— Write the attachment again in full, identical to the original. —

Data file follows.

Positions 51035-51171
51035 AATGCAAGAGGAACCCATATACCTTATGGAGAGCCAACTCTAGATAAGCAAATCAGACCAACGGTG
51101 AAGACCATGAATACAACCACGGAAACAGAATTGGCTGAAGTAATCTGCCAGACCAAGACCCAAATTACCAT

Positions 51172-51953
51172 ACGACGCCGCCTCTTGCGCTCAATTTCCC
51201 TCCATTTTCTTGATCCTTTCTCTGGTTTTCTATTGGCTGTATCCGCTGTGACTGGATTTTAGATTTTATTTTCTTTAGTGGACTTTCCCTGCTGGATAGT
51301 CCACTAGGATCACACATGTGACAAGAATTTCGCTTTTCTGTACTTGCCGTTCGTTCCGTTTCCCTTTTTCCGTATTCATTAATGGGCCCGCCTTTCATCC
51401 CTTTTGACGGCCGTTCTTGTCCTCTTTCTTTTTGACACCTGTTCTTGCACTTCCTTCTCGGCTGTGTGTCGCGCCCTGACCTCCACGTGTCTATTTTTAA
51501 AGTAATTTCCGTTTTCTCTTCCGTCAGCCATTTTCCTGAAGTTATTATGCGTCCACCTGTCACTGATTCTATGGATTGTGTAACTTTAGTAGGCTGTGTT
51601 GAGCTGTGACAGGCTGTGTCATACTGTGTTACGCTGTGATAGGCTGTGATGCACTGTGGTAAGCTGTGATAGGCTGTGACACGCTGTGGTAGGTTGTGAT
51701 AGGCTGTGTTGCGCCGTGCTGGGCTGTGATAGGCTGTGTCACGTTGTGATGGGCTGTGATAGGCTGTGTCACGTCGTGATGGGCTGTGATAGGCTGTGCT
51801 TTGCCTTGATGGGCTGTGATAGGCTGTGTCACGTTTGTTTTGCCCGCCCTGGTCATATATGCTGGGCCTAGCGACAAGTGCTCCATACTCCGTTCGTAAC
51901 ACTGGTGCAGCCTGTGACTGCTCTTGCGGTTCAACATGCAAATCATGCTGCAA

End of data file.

Positions 51035-51171
51035 AATGCAAGAGGAACCCATATACCTTATGGAGAGCCAACTCTAGATAAGCAAATCAGACCAACGGTG
51101 AAGACCATGAATACAACCACGGAAACAGAATTGGCTGAAGTAATCTGCCAGACCAAGACCCAAATTACCAT

Positions 51172-51953
51172 ACGACGCCGCCTCTTGCGCTCAATTTCCC
51201 TCCATTTTCTTGATCCTTTCTCTGGTTTTCTATTGGCTGTATCCGCTGTGACTGGATTTTAGATTTTATTTTCTTTAGTGGACTTTCCCTGCTGGATAGT
51301 CCACTAGGATCACACATGTGACAAGAATTTCGCTTTTCTGTACTTGCCGTTCGTTCCGTTTCCCTTTTTCCGTATTCATTAATGGGCCCGCCTTTCATCC
51401 CTTTTGACGGCCGTTCTTGTCCTCTTTCTTTTTGACACCTGTTCTTGCACTTCCTTCTCGGCTGTGTGTCGCGCCCTGACCTCCACGTGTCTATTTTTAA
51501 AGTAATTTCCGTTTTCTCTTCCGTCAGCCATTTTCCTGAAGTTATTATGCGTCCACCTGTCACTGATTCTATGGATTGTGTAACTTTAGTAGGCTGTGTT
51601 GAGCTGTGACAGGCTGTGTCATACTGTGTTACGCTGTGATAGGCTGTGATGCACTGTGGTAAGCTGTGATAGGCTGTGACACGCTGTGGTAGGTTGTGAT
51701 AGGCTGTGTTGCGCCGTGCTGGGCTGTGATAGGCTGTGTCACGTTGTGATGGGCTGTGATAGGCTGTGTCACGTCGTGATGGGCTGTGATAGGCTGTGCT
51801 TTGCCTTGATGGGCTGTGATAGGCTGTGTCACGTTTGTTTTGCCCGCCCTGGTCATATATGCTGGGCCTAGCGACAAGTGCTCCATACTCCGTTCGTAAC
51901 ACTGGTGCAGCCTGTGACTGCTCTTGCGGTTCAACATGCAAATCATGCTGCAA